Blogging on personal leadership opportunity here came with some advice – to select “an opportunity where you believe you will be realistically able to (begin to) implement actual change in this area while on the programme”, with the “aim of intervention to initiate/ alter a particular activity or behaviour; and/or to influence opinions/ values/ beliefs”, assuming the role of a change agent. I found it wise words after setting a pretty lofty goal of introducing the idea of focusing on personal happiness as a way to shift perspective of those around me from things to personal satisfaction. In a city where material property (and public showcasing of it) is quite high on the general agenda and is one of the main differentiating factors between all those that live in it.
While I have already set out on including satisfaction of individuals as a point in everyday communication, two significant events happened to me which helped align the course further since the first blogpost on leadership opportunity in March – one is learning more about what the word “discourse” means (I literally heard the whole idea of discourse analysis the first time in the first resident workshop in Cambridge), and the other is having an accident while on vacation – lesson learned, don’t drive a motorbike in Thailand, especially wearing only flip-flops and shorts.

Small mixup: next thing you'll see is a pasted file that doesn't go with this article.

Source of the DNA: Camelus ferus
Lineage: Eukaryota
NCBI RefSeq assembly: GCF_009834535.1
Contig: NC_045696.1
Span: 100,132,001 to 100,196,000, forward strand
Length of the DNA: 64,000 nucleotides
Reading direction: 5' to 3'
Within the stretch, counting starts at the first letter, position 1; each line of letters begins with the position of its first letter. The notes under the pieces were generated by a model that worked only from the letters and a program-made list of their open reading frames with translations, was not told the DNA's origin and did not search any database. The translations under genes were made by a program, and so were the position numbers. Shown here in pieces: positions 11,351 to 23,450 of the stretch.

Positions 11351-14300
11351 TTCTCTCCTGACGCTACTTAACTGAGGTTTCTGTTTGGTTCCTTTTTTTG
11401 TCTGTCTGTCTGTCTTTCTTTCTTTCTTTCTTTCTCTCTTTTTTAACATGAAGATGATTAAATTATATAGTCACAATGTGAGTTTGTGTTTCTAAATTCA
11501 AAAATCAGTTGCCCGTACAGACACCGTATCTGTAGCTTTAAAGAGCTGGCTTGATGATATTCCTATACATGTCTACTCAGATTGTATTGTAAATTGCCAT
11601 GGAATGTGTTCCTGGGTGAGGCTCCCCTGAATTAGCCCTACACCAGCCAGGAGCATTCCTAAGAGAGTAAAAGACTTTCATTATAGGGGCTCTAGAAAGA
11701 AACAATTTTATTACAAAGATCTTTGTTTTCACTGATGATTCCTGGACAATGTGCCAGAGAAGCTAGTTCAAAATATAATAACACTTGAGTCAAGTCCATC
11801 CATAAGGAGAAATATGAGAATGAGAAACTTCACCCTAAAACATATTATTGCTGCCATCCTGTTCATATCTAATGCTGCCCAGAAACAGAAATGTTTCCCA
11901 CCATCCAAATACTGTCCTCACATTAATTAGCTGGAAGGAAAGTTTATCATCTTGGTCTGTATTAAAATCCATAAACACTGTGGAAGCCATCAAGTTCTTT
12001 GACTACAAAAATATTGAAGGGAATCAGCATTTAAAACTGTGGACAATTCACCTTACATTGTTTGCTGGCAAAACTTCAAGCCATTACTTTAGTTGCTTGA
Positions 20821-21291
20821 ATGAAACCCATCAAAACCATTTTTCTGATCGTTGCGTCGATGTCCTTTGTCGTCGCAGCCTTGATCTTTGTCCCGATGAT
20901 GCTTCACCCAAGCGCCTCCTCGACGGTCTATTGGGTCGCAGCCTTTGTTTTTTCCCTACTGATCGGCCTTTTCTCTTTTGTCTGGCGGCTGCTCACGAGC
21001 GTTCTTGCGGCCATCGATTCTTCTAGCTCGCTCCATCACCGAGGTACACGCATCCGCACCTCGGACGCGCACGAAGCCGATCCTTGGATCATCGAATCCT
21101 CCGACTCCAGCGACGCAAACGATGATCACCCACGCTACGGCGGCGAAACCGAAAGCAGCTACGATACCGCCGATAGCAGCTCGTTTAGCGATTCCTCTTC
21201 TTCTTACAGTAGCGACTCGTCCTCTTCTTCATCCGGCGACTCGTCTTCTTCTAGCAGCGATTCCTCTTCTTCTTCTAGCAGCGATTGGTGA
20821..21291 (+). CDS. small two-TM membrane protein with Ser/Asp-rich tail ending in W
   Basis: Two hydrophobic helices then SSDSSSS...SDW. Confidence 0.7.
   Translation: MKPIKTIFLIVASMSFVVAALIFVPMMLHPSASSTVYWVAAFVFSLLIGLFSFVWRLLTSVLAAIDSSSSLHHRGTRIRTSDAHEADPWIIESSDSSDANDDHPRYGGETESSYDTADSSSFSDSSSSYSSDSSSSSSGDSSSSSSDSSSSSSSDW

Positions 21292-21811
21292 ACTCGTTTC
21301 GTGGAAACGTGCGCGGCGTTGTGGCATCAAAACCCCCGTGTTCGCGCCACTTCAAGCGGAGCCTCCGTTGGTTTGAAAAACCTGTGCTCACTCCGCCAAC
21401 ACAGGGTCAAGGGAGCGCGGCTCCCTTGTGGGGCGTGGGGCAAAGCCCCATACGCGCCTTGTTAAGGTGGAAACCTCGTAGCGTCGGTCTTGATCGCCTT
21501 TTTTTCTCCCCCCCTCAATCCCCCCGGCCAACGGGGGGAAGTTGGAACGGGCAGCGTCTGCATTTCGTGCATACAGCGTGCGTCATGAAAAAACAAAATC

Life sucks when you’re in pain. Eternal optimist might say there’s a silver lining of pain making all other problems seem irrelevant, but that was one thin silver lining. Similar perspective on a big problem is easy to transfer to anything that dominates your worries right now, Blog Reader. Same goes for any issue discussed in a business or private communication, especially in meetings and exchanges dedicated to planning action (except maybe if its legal action, though there may be some happiness there too!)